This was the prospect which caused Jesus to sweat drops like blood in the Garden of Gethsemane. Just a chapter before his cry of abandonment on the cross, Matthew 26:38-39 recounts Jesus’ experience: “My soul is very sorrowful, even to death….And going a little farther he fell on his face and prayed, saying, “My Father, if it be possible, let this cup pass from me; nevertheless, not as I will, but as you will.” Picture this account: the Son of God, who has been foretelling his death to his disciples over and over, suddenly falls to the ground and is sorrowful almost to the point of death, pleading with a silent Father for removal of the cup. I don’t think it is the thought of nails or the beatings that haunt the Christ in this moment. He doesn’t plead, “All things are possible. Take the cross away. Ease my pain. Keep me from being flogged or mocked.” No, he requests that God the Father remove the cup of his wrath. For he knows he is going to be utterly forsaken. The perfect pleasure of the Father which our Savior felt since eternity past is going to be intentionally withdrawn for those hours on the cross, as he will bear the cursed punishment for the sin of the world in solitude.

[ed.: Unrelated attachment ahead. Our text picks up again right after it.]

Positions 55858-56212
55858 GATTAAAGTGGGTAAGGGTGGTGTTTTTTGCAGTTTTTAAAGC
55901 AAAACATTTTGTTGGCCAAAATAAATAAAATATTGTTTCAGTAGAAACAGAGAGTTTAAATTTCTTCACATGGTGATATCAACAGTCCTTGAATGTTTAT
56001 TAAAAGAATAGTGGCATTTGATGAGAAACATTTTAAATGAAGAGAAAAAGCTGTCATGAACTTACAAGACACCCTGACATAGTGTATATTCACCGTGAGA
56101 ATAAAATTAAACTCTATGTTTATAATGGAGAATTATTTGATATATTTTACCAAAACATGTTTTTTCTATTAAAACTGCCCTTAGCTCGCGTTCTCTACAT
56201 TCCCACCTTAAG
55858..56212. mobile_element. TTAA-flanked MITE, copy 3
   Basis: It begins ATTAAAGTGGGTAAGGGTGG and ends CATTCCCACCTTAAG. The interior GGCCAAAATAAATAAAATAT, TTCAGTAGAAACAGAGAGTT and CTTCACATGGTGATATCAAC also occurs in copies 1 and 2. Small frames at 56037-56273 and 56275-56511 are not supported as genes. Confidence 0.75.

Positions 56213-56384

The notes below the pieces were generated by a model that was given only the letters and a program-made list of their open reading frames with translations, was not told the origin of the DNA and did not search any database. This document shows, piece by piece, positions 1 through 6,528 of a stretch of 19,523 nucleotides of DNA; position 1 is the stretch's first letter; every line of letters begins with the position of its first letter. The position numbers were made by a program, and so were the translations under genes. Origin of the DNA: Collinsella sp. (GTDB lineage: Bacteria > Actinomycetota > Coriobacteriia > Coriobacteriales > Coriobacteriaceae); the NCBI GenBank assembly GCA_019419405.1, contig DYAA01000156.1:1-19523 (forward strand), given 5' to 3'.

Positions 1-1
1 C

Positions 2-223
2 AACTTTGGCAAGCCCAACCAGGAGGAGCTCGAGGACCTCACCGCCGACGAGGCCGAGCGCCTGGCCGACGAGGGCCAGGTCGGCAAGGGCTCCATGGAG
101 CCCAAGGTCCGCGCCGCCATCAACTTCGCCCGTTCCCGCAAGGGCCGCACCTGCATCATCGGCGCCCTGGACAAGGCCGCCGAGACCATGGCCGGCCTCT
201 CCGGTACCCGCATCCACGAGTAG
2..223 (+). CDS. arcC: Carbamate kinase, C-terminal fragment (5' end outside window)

And it is not the feeling of betrayal from friends that Jesus questions on the cross. In the same Garden that caused him torment of heart and anguish of soul in prayer, he is betrayed by his disciple Judas. But Jesus reacts to this betrayal in a calm, gentle spirit. And Peter, a dear disciple and friend, vehemently denies any affiliation with him in his hour of trial. Yet Jesus is not reported to have said anything afterward regarding Peter’s denial. Jesus has experienced great betrayals of trust and friendship, but none of them provoke the anguished cry like his abandonment from the Father. In a loud voice, he cried, “My God, my God, why have you forsaken me?”